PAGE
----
The big day finally came. All de preparations, de buying, decorating, trees, de painting up of de house, de new hire purchase furnitures, de ham, pork, jug-jug, and, of course, de big unseemly and undignified struggles fuh cake at Pricemart, now an annual occurrence, as in de spirit of goodwill to all men, we push and shove we way, almost knocking over de workers in a spirited attempt to capture the essence of Christmas as someone from pun top a shelf shout out: “Let dem eat cake!”
And cake it was dat dem eat!
It does thrill my heart to see so many christened with the joy of Christmas in a celebration of the annual Get Cake Fuh Christmas Festival!
Thankfully, the art of baking remains strong in my household; so sadly I miss the annual cake binge in Lodge Hill. It truly saddens my heart to miss it.
What I did not miss was a mass event last Saturday night when it seemed thousands had gathered to be fed and watered freely. I could not contain myself as I watched a lady who emerged from de buffet table looking like Mike Tyson after a prize fight, de trophy in hand, plate carefully filled. It looked like a volcano about to erupt. And in de lady’s mouth was a six-inch piece of meat, half in and three inches out.
I watched in amazement as she snared in de meat, like an alligator chomping pun its prey. I instantly lost my appetite! Christmas –– it does bring out de good and de not so good.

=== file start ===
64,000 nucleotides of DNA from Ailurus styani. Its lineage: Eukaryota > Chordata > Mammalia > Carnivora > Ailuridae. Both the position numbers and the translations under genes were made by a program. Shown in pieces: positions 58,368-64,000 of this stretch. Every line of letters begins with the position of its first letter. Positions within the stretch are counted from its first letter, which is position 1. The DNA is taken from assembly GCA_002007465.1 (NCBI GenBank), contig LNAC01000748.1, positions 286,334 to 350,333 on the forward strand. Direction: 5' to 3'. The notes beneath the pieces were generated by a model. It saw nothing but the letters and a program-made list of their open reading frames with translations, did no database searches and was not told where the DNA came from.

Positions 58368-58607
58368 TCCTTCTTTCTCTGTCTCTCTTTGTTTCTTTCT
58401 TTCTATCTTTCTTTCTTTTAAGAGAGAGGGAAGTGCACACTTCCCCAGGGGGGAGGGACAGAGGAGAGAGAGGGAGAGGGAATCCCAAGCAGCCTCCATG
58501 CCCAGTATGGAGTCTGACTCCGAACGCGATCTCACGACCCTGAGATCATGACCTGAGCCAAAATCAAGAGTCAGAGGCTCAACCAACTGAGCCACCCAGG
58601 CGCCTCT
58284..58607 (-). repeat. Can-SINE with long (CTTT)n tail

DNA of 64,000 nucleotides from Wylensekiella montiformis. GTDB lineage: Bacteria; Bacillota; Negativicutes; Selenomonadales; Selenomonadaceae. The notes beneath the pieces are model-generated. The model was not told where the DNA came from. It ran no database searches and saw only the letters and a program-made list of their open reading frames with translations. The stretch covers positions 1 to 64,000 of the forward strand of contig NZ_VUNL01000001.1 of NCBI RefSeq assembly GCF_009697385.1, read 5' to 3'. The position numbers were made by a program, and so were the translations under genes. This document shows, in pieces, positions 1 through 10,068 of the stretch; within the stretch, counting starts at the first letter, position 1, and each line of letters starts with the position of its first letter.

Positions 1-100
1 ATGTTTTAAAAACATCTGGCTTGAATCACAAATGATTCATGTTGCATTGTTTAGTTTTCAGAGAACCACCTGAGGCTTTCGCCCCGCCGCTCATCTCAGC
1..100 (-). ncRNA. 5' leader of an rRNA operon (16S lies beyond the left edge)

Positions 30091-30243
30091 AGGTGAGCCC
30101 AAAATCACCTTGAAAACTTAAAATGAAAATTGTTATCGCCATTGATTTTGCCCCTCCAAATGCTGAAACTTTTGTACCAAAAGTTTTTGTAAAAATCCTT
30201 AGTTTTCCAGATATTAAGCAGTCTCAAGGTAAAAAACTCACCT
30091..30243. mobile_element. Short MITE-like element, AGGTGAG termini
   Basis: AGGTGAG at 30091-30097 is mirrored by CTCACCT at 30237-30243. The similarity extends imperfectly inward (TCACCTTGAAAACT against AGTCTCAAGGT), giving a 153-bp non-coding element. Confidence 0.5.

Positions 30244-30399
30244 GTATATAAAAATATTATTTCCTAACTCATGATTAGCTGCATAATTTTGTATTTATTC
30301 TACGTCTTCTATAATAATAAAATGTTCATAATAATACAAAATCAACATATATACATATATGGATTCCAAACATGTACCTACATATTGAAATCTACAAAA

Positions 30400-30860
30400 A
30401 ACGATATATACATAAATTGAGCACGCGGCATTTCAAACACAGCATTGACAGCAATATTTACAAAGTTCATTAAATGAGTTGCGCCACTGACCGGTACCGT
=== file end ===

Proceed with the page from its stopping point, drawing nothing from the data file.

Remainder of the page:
Wid de Rotary Club of Bubbadus, I went to some children’s homes delivering gifts to de children and once again could not help but be impressed by de work done by de staff in nurturing dese little children, all neatly dressed and all so mannerly and loving. Dese children deserve permanent homes. We should open we hearts and homes to adoption.
All they need is care and love. Well done to the house aunties! Wunnah does mek a simple Vendor proud.
I does think ’bout my own mother, 96 not out, and de sacrifices she mek fuh she large clan of children; how she stretch a dollar bill and mek sure dat every last one of we eight had food to eat, clothes to wear and got a li’l education in we head.
Mum teach we from early to know and to love God, and dat strong Catholic upbringing always stand we in good stead. One of de things dat used to amaze me was dat whenever mum was coming to Bubbadus, she would load down de BeeWee plane wid bout eight suitcases. We would always need two cars to go to the airport, and not a bag weighed under 80 pounds.
She made friends wid every passenger agent at Kennedy Airport, and so mum always got VIP treatment! De funny thing was dat whenever yuh open de eight bags, mum had packages fuh dis person and de next, always remembering somebody who needed a little help. Less than five per cent of de luggage was mum’s!
My mother been living in New York since de mid-1960s and yet not a single Sunday at St Patrick’s Cathedral can I exit at de end of de service widout somebody asking: “Market, how is Muriel? How is your mother?”
Last week was no different. A couple behind me celebrating their 50th wedding anniversary, and when I turned to share de sign of peace, de wife ask: “How is mum? Tell her that Thelma’s daughter asked for her.”
It says a lot about a human being that 50 years after you left a country only to return pun short visits, people does still remember you fondly and ask fuh you, and dat is why I am proud to be your firstborn and your son.
You are and have always been an amazing person; you have travelled a tough road in life; you never knew your Irish father; you had to struggle through life, yet God in his wisdom has blessed you for 96 years.
Oh, that I could follow your example and emulate your sterling contribution to life.
I Market Vendor gone fuh now. You have a blessed and a wonderful day, yuh hear?